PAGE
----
Employers should not discriminate when asking to see registration papers from workers who appear to be non-UK nationals. Katee Dias explains that you should check documentation of all workers to prove their right to work in the UK.
One of my waiters is from Poland. Am I discriminating against him by asking to see his registration papers to prove his right to work in the United Kingdom, or am I within my rights?
Nationals of the European Economic Area (EEA) and Switzerland generally have an automatic right to work in the UK. EEA members are currently Austria, Belgium, Bulgaria, Cyprus, Czech Republic, Denmark, Estonia, Finland, France, Germany, Greece, Hungary, Iceland, Ireland, Italy, Latvia, Liechtenstein, Lithuania, Luxembourg, Malta, the Netherlands, Norway, Poland, Portugal, Romania, Slovak Republic, Slovenia, Spain, Sweden and the UK.
However, it's important to remember that the countries which recently joined the EEA have additional immigration requirements before they have an unfettered right to work in the UK:
- Nationals of Czech Republic, Estonia, Latvia, Lithuania, Hungary, Poland, Slovenia and Slovak Republic must register with the Workers Registration Scheme.
- Citizens of Romania and Bulgaria need a work permit and an accession worker card.
Further details regarding these immigration rules can be found on the UK Border Agency's website at www.ukba.homeoffice.gov.uk.
As your waiter comes from Poland, he will be subject to the Workers Registration Scheme if he is going to be working for more than one month in the UK. This means that he must submit an application, together with a £90 fee, to the UK Border Agency, which will issue him with a registration card and certificate.
Once your waiter has completed 12 months' work, with no more than 30 days' break, he will no longer need to be registered. He can, instead, apply for a registration certificate from the UK Border Agency confirming his right to live and work in the UK.
Asking your Polish waiter to provide you with his registration documents is entirely appropriate, given that he is subject to the rules of this additional immigration scheme. However, it is extremely important to remember that you should also be asking your other employees, including UK nationals, to provide whatever documentation is required in order to prove their right to work in the UK. If you carry out checks only on those who appear to be non-UK nationals, you are exposing yourself to potential race discrimination claims.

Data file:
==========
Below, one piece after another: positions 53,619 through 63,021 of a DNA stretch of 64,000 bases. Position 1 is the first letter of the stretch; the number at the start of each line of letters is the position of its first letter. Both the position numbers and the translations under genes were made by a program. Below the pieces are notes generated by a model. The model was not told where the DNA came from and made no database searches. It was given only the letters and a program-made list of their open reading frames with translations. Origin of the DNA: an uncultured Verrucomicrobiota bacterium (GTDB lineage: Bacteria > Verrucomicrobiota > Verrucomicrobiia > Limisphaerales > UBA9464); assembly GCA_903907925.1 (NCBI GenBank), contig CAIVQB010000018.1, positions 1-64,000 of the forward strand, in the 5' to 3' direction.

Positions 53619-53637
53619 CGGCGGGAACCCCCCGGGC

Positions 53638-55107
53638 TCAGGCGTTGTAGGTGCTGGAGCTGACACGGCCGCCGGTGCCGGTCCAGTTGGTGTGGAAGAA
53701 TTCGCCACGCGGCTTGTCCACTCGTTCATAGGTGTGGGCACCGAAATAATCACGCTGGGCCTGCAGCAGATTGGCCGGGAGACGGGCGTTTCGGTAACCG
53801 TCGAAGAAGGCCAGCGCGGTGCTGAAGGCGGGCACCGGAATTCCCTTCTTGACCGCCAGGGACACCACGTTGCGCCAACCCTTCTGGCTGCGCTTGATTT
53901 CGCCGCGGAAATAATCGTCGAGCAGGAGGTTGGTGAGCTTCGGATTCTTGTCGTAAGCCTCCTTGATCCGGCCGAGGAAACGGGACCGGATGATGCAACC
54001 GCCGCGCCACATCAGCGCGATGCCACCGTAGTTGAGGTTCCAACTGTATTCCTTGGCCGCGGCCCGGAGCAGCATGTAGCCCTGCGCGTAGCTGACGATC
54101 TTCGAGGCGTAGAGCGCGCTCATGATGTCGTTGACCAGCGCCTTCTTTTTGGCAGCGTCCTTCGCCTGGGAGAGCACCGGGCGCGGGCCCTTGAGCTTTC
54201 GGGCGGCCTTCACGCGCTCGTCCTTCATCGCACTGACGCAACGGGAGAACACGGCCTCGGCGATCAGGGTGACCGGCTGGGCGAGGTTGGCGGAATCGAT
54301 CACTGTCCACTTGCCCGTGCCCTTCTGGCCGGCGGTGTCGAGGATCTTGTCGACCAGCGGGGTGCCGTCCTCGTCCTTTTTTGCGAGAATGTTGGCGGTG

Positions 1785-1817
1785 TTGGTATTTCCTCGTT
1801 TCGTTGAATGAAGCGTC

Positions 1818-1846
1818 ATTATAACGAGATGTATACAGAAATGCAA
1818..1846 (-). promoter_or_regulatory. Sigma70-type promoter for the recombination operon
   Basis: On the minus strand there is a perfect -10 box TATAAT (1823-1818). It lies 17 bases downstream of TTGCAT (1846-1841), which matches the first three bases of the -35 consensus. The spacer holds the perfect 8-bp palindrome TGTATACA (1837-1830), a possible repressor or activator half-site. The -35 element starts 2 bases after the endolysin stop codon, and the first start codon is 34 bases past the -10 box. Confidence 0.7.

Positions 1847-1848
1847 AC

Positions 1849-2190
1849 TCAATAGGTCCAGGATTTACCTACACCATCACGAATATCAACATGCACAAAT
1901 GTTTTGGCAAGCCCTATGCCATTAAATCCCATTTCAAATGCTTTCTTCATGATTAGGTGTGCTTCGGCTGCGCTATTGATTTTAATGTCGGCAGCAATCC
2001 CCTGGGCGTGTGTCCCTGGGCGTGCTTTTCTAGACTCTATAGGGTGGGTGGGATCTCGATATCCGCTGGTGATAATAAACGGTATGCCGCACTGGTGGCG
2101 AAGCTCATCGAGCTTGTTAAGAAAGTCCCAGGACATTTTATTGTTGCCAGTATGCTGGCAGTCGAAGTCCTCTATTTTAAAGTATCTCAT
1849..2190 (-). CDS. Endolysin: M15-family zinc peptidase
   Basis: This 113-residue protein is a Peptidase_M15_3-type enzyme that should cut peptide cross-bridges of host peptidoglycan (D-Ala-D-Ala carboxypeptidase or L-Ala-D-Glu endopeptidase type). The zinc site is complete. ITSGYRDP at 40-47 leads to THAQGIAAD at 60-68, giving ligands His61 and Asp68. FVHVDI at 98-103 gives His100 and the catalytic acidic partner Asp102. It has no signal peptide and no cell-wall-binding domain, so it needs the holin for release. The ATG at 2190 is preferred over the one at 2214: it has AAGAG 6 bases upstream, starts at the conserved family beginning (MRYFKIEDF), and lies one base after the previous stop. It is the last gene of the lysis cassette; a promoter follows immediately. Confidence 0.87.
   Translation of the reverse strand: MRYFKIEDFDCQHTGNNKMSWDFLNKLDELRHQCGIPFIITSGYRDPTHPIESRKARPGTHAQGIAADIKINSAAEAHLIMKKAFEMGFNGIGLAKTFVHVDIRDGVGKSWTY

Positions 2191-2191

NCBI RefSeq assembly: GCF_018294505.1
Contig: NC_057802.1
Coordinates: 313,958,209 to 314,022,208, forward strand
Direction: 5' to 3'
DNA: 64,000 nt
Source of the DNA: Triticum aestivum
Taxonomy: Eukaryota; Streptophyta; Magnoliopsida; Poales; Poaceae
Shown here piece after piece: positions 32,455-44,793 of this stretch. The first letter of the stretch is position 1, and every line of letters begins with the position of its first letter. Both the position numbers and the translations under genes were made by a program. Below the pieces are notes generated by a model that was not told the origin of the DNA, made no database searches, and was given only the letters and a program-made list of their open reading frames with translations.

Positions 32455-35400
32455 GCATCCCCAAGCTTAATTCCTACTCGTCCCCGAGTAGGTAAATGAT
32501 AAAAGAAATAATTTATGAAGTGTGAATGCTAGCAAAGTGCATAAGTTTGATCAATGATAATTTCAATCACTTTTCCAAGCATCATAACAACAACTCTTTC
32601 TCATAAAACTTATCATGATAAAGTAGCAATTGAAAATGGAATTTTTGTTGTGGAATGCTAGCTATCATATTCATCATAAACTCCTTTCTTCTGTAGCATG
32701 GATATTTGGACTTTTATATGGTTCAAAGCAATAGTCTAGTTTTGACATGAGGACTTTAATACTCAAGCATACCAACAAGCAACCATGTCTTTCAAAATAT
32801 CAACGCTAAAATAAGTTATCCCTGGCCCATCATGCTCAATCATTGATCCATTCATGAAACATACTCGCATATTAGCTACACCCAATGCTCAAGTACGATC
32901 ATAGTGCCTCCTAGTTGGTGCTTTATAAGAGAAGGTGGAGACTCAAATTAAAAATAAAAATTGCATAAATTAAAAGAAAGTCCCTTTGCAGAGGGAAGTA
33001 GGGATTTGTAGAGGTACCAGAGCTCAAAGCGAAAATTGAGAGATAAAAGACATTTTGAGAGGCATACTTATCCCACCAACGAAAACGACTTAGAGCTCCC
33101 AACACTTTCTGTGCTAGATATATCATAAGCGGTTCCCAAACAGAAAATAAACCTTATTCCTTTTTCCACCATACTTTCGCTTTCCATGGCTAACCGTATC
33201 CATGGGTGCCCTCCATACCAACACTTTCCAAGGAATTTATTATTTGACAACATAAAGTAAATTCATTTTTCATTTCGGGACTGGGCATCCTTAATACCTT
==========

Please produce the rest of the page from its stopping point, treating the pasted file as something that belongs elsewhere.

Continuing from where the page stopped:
- At the outset of the employment relationship, carry out appropriate checks to ensure that your new employee has the right to work in the UK.
- Treat employees equally, for example, do not just obtain evidence of the right to work in the UK from those who look like they are not UK nationals.
- Ensure that employment offers are conditional upon receipt of the necessary documentation evidencing the employee's right to work in the UK.
- Ensure that you obtain the correct documentation to evidence the person's right to work. See the Home Office's Border and Immigration Agency code of practice for further details.
- Remember to repeat any necessary checks on employees who have limited leave to live and/or work in the UK.
It is an offence to employ someone who does not have permission to work in the UK. This can lead to criminal liability resulting in a custodial sentence of up to two years and/or an unlimited fine, or civil liability leading to a fine of up to £10,000.
Compensation in a successful race discrimination claim is based on two elements. First, an award representing injury to feelings, and second, compensation for loss of earnings.
Remember that the total amount that may be awarded by an employment tribunal in a discrimination claim is unlimited.
Katee Dias, Goodman Derrick
020 7404 email@example.com